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Hemp vs Marijuana
Unless you have superhuman sight and a mutant sense of smell, there’s almost no way for you to know the difference between hemp and marijuana flowers. Their differences lie in THC content, how they are grown, and what they are used for, but scientifically speaking hemp and marijuana are the same exact plant. So why do we use two names to describe the same species? It turns out people care quite a bit about THC and its cognitive effects. These terms were created to separate the psychoactive THC-rich variety — marijuana — from the nearly THC-free kind — hemp.
Until last year, hemp and marijuana were both federally illegal. But as of the 2018 Farm Bill, hemp was removed from its Schedule I drug status and is now legal to buy and sell across the country. With the passage of the Farm Bill, the difference between hemp and marijuana is now a matter of legal status. Knowing the difference is extremely important to protect your rights as a consumer and to become more educated about the uses and benefits of both varieties.
Misconception: Hemp & Marijuana are Different Species
You may have thought hemp and marijuana are two different species, but you would be mistaken. Let’s get technical:
Cannabis is the genus of plants that belong to the Cannabacaeae family. Within that family, there is the Cannabis Sativa species as well as Cannabis Indica and Cannabis Ruderalis. Cannabis species are different in appearance, taxonomical structure, and physiological effect, but those differences have nothing to do with the THC content. For instance, a Cannabis Sativa plant is one species that can be bred as either hemp or marijuana depending on its level of THC. Learn more about the cannabis species here.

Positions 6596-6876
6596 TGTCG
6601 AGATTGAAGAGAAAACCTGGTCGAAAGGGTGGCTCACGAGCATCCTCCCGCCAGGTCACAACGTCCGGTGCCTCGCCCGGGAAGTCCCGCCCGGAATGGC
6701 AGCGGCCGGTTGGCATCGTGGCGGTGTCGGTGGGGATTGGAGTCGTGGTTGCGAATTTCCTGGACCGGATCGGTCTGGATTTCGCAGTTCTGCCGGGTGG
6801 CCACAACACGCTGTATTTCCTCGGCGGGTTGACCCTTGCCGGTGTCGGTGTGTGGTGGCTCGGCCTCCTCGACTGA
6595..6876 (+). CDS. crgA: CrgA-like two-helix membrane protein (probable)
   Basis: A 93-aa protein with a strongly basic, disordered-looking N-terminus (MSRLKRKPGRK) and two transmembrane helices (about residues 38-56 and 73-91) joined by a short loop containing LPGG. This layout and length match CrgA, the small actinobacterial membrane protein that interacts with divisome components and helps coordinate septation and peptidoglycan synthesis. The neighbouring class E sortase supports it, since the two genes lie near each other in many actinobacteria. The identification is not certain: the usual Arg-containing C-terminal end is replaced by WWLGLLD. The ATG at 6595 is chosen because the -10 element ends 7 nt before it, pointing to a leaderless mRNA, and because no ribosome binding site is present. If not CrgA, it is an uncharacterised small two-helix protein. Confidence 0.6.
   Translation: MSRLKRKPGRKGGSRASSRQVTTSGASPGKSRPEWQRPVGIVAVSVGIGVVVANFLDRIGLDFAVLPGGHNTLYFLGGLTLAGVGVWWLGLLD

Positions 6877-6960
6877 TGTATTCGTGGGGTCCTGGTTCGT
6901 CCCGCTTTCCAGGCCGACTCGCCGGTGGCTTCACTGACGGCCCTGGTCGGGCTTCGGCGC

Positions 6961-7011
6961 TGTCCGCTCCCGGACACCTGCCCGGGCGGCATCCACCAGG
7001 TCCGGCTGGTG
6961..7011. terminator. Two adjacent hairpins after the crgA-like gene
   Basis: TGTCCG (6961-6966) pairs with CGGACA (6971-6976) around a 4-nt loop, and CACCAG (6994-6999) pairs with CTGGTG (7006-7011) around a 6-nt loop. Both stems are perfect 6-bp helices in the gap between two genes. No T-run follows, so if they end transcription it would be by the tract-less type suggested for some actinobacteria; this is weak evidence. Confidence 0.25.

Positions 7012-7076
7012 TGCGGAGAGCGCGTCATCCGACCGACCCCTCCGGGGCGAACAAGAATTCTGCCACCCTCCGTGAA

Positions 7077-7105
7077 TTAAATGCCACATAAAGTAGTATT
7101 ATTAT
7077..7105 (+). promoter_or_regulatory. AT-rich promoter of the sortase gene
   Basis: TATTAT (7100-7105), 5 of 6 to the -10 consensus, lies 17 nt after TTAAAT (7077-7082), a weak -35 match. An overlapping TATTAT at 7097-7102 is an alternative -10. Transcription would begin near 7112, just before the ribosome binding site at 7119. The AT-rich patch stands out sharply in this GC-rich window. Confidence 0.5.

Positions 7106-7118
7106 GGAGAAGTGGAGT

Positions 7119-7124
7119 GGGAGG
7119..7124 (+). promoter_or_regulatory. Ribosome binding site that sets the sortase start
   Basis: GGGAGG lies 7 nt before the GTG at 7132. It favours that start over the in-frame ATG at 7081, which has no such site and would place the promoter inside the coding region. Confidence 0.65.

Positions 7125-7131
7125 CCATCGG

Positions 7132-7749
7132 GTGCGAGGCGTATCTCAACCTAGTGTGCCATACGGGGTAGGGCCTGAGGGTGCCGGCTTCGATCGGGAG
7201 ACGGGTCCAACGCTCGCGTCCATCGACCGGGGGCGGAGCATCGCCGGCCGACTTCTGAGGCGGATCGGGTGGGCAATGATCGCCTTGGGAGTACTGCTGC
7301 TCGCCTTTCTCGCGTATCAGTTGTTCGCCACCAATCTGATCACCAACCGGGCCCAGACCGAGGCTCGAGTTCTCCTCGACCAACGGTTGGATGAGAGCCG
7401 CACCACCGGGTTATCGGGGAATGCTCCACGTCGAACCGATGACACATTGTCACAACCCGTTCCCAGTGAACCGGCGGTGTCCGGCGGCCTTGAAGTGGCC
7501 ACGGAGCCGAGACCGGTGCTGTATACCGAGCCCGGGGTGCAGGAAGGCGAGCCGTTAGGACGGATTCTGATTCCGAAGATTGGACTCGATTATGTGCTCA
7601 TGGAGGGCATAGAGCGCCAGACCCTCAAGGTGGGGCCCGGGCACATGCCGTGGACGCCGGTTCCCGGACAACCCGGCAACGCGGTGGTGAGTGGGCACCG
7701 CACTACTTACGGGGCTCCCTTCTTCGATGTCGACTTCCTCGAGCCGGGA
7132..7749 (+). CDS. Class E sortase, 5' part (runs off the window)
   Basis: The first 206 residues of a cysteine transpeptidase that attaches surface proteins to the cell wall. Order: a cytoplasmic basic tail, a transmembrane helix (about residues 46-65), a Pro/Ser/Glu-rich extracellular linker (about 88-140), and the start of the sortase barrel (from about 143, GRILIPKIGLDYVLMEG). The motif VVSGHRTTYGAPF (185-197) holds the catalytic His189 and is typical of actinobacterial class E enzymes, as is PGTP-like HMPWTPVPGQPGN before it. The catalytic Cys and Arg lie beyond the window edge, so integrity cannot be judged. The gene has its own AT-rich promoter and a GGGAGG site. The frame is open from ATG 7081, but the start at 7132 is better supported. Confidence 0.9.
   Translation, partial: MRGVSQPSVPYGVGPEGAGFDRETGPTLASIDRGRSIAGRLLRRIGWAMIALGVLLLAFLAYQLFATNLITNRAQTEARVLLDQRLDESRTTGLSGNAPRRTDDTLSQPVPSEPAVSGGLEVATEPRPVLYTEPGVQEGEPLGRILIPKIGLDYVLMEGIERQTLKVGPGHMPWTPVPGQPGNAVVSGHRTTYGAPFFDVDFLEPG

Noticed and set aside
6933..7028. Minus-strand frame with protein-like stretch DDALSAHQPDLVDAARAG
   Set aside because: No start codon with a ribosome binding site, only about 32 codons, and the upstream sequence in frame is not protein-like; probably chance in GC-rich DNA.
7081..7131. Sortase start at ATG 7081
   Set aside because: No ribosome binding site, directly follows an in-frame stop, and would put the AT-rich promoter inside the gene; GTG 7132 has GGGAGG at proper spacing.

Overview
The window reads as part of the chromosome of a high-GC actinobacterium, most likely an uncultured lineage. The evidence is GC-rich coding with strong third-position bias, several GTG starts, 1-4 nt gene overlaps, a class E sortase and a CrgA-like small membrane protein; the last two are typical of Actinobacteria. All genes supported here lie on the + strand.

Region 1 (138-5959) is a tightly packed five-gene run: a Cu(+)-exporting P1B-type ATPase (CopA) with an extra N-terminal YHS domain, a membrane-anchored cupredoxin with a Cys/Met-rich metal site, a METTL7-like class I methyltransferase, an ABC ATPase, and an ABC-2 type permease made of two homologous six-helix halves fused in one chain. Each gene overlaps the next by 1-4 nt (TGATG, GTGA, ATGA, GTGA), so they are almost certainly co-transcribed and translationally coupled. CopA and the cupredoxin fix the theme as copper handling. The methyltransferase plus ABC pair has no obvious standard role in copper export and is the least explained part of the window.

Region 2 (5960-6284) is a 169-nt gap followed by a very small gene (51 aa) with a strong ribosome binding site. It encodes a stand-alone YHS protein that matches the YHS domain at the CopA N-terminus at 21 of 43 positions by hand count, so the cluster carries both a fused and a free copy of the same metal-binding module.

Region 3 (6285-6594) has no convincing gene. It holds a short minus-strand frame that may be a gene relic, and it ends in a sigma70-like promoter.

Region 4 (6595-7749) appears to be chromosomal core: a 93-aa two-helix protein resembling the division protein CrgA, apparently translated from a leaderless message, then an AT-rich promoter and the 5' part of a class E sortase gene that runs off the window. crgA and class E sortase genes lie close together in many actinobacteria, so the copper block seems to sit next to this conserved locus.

Misconception: CBD Makes a Difference
You may have thought that CBD content also differentiates hemp from marijuana. This is a common misconception due to the fact that CBD is sold on every store shelf and is seemingly legal. But as it turns out, CBD has nothing to do with the difference between these plants. Hemp and marijuana plants can both contain high or low levels of CBD as part of their spectrum of cannabinoids. Additionally, the CBD molecule that is derived from each plant is exactly the same in terms of pharmacology and effects, according to an article by Project CBD.
Truth: It’s All About the THC
According to the new legal definition, hemp is the term used to classify Cannabis varieties that contain 0.3% or less of THC (by dry weight). Marijuana is the term to classify Cannabis that contains up to 30% THC. Wondering where the 0.3% figure came from? It originated from a 1976 taxonomic report by Canadian plant scientists who had no intention of creating legal demarcation.
Truth: Cultivation Methods are Usually Different
For years before hemp was illegal, the plant was grown industrially for fiber or as a seed crop for various nutritional purposes. When grown for fiber, hemp plants are harvested close together in dense stands to maximize stalk production. When grown for seeds, the plants are grown farther apart to encourage branching. For these purposes, hemp is generally grown outdoors to promote maximum output.